zipline_ryan592 karma

Not abandoned, just hasn't happened yet! We've got more demand than we can keep up with, but our mission is to bring this tech to the entire planet.

Costa Rica is a really special country. I got to spend a few weeks there when we were researching this partnership. The govt's focus on the environment and on universal healthcare aligns super closely with Zipline's values. So I'm hoping this happens soon too!

And thank you for the kind words.

nowutz62 karma

Same question. I would love to do anything I can to help see y’all and this technology come to Puerto Rico.

zipline_ryan47 karma

Everywhere, eventually!

MisfitsAndRebels303 karma

Mark Rober talked about the idea of a zipline-style ambulance. Do you think this is a possibility, and will you try to implement it?

zipline_ryan385 karma

I do think it's a really cool idea and it seems feasible (but hard!). We've got enough on our plates to keep us busy for a decade! But maybe 2030! 😉

watchinggodbleed229 karma

Drone deliveries have been a problem that has stumped juggernauts like Amazon for a long time. What unique insights, technologies, or general aspects of your operation do you think allowed you to make some in-roads in this space?

zipline_ryan277 karma

I don't know how other companies work, but our "secret" here is that we're super customer-obsessed: what problems do our customers have and how quickly can we get solutions in their hands. We work closely with them on getting something in the air that works for them, and stay as focused on understanding and solving their problems as we can.

This shapes every detail of our system: Platform 1 uses a fixed-wing drone that looks more like an airplane because our customers told us that moving things far was their biggest problem. Platform 2 we designed to pass the "neighbor test": not only are you happy with your delivery, but your neighbor is too. There are thousands of tiny details along these lines that shape our product and have led us to where we are now.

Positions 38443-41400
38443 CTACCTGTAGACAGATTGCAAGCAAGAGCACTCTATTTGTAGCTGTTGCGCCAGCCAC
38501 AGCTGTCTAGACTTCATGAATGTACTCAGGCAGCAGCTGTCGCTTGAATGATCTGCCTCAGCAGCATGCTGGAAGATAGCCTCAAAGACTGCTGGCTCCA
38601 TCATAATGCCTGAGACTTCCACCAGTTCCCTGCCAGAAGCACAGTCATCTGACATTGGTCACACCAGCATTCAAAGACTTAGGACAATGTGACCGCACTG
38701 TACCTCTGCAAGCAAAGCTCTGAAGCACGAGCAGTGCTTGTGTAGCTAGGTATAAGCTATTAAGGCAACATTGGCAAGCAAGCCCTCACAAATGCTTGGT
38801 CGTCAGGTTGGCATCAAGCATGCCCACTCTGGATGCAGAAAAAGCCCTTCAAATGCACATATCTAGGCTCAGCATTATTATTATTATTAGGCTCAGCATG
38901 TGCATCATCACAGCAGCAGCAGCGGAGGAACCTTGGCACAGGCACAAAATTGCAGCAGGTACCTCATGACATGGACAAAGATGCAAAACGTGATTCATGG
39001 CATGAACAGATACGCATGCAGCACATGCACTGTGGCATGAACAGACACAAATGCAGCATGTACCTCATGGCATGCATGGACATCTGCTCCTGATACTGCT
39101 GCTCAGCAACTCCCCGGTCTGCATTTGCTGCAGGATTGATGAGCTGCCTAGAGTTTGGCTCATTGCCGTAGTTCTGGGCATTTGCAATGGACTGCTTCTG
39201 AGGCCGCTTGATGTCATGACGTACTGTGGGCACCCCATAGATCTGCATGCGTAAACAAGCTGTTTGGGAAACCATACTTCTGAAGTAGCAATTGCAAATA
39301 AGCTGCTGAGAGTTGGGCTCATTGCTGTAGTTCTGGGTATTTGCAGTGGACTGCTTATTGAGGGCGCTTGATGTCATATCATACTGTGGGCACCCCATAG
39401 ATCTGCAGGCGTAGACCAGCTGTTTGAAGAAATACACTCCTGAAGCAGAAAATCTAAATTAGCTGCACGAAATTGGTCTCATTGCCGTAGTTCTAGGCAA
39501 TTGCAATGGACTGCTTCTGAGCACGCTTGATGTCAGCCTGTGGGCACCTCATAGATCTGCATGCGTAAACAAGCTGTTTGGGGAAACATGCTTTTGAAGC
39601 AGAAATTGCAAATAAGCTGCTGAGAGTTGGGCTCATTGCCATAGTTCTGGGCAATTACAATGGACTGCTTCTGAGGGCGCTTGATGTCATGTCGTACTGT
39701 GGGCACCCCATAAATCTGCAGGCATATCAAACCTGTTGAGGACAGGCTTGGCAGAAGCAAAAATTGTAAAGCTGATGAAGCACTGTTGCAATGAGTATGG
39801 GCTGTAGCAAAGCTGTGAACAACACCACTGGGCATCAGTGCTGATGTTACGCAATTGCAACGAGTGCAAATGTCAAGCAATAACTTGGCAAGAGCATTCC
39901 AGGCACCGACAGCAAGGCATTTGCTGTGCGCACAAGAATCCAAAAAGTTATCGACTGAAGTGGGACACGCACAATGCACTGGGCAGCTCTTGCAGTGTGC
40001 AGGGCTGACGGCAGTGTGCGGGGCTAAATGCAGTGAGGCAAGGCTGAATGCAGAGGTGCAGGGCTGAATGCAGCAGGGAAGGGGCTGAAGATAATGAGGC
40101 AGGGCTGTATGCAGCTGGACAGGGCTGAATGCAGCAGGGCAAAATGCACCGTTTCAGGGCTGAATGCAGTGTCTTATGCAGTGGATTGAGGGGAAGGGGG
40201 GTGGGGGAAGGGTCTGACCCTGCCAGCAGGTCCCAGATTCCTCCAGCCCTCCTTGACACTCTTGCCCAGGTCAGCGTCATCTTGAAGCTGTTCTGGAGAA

moldy91249 karma

Customer obsession is literally one of Amazon’s core principles, that you can’t forget or you won’t even get an interview.

o--Cpt_Nemo--o39 karma

Look up the enshitification cycle.

What was once true about Amazon no longer is.

zipline_ryan30 karma

I'm afraid to google that

sirrelevant215 karma

Any more technical details on those quiet props you can share? Any plans to license them?

zipline_ryan426 karma

It's been fun seeing you all try to reverse engineer and recreate it! Like our propellers, I need to be whisper quiet on all the details for now 🙉

The only way to get in on the secrets is by joining our team!

pm_me_your_vdub56 karma

Just piggybacking off of this comment hoping you’ll see this. Any resources available around development of the flight control software? I’m a SWE myself with a huge fascination with autonomous flight

Edit: I saw the Mark Rober video yesterday and the medical delivery system in Rwanda is literally the coolest thing I’ve ever seen

zipline_ryan63 karma

Our flight control software is a key part of our secret sauce, so I can't share more there.

proxpi25 karma

From what I saw on Rober's video, the prop looks asymmetrical and somewhat similar to a single-bladed propeller. I know that single bladed props are efficient, but the additional torquing on the bearings can cause premature failure. Is this a problem you've had with your (incredibly cool) props?

zipline_ryan49 karma

While I can't speak to the secrets behind these props, overall we design our vehicles for an incredibly high level of reliability. You can't safely fly things over people if they fail regularly. You can't achieve sustainable economics or environmental footprint if you're burning through parts. And you can't deliver as promised to your customers if your delivery vehicle is breaking down.

un-affiliated9 karma

Will you be hiring in more locations in the U.S. in the near future?

zipline_ryan23 karma

Engineering is based in SF Bay Area

Operations is expanding across the U.S. We're hiring for our ongoing operations in Arkansas and Utah, for our test sites in a few places across California, and keep an eye out for more expansion in the not-so-distant future: https://www.flyzipline.com/careers